The Advantages Of Underwater Cameras For The Marine Industry
To get an idea of the vast capabilities of underwater cameras, do yourself a favour and have a look at the incredible underwater footage of a brinicle – an ‘icicle of death’ – filmed for David Attenborough’s BBC One Series Frozen Planet.
The sight of a freezing plume of brine descending into seawater below the Antarctic ice and sending hundreds of starfish scrambling to escape its deadly path will put you in awe of the capabilities of underwater cameras – and of course, the crew. The cameramen set up a rig of timelapse equipment and within six hours, were rewarded with the first-ever footage of a brinicle forming.
Whilst this article is about the advantages of underwater cameras for the broader marine industry, of which filmmaking is just one sector, the footage mentioned above serves as a compelling example of what can be achieved.
Of course, the majority of footage from underwater cameras isn’t made into a blockbuster television series, but that doesn’t mean it’s no less important. In fact, the footage that these robust yet highly advanced devices produce in the many and varied marine industry applications serves a far more valuable purpose.
Consider this. Underwater cameras are used to search for suspicious objects in the ocean and around ports which may pose a security threat. They’re used in search and rescue operations. They are used for inspecting gages, docks, pipes, cables and moorings. They’re used to inspect shark nets. They’re used to inspect ship hulls for possible damage. They’re used for important marine surveying and research, enabling a better understanding of what’s happening beneath the surface and informing vital efforts to preserve our precious natural resources. They’re used in aquaculture, for sampling sea beds, for recovering expensive lost equipment, for detecting seabed pollution – the list goes on and on.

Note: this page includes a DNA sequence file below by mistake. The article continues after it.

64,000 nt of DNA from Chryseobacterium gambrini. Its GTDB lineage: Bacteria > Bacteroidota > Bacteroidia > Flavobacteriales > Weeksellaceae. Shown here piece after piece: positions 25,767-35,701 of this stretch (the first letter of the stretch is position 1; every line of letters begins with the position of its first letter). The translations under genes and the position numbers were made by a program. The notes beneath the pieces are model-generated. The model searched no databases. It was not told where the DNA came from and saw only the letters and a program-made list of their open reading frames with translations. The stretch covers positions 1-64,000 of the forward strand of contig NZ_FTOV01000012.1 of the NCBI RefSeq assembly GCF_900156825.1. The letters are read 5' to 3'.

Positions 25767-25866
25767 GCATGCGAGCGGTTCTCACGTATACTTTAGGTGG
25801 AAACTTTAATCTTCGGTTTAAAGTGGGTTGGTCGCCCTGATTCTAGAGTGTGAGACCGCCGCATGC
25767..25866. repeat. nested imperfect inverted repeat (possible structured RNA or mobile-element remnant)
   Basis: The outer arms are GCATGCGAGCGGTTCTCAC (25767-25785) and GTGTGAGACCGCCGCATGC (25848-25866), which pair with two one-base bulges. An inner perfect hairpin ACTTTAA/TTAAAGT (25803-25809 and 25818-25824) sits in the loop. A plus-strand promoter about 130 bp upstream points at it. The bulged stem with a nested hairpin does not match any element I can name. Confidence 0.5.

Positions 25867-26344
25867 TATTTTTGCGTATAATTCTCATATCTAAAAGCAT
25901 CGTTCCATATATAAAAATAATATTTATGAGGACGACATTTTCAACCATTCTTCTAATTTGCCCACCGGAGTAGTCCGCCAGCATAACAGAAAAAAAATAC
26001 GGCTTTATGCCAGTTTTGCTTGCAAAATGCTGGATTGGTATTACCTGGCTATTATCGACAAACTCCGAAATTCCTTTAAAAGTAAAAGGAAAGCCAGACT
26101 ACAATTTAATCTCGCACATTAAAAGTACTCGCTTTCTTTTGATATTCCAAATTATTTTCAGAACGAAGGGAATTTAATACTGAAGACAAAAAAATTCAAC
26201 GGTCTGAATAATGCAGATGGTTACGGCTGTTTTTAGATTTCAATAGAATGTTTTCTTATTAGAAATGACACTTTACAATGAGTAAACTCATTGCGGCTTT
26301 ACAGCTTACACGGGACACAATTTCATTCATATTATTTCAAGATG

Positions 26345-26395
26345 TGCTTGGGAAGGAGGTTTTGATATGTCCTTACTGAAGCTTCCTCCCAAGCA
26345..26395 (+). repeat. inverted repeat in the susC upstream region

What are the advantages?
Well, let’s take the MaggUTTM-Marine (MUM) as an example. This best-in-class device can descend down to 60 metres and can withstand the harshed conditions. It can be used for a range of applications including quantifying metal loss on ship hulls, pressure vessels, large diameter pipes, subsea structures etc and it goes without saying that the images it produces are extremely high quality. It also has various echo features so that measurements can be checked through coatings up to 20mm thick as well as through surfaces that are heavily corroded or pitted which is an important feature in highly corrosive marine environments.
That’s just one example of an underwater camera, but if you choose any one of the leading global brands, you’ll find that they’re all powerful, versatile and very easy to deploy and manoeuvre, making them ideal for a wide range of applications in the marine industry. Importantly, these underwater cameras can be linked to powerful software which enables comprehensive data collection and easy report generation.
In many instances, remotely operated underwater cameras like the MaggUT negate the need for humans to venture into potentially dangerous marine areas – plus they make it possible for inspections to be done without the need for commercial divers which significantly lowers the cost involved. If a diver is required to go into the water, the risks will be significantly reduced if an underwater camera has been used to pinpoint the accurate location of the task because the diver’s time in the sea will be minimised.
If you’d like to learn more about the advantages of underwater cameras for the marine industry and how they could benefit your operation, have an obligation-free chat to one of our experienced technical team. We’ll work with you to formulate a cost-effective, flexible and project-suitable technical equipment solution for you that will meet your inspection needs and boost your bottom-line too.
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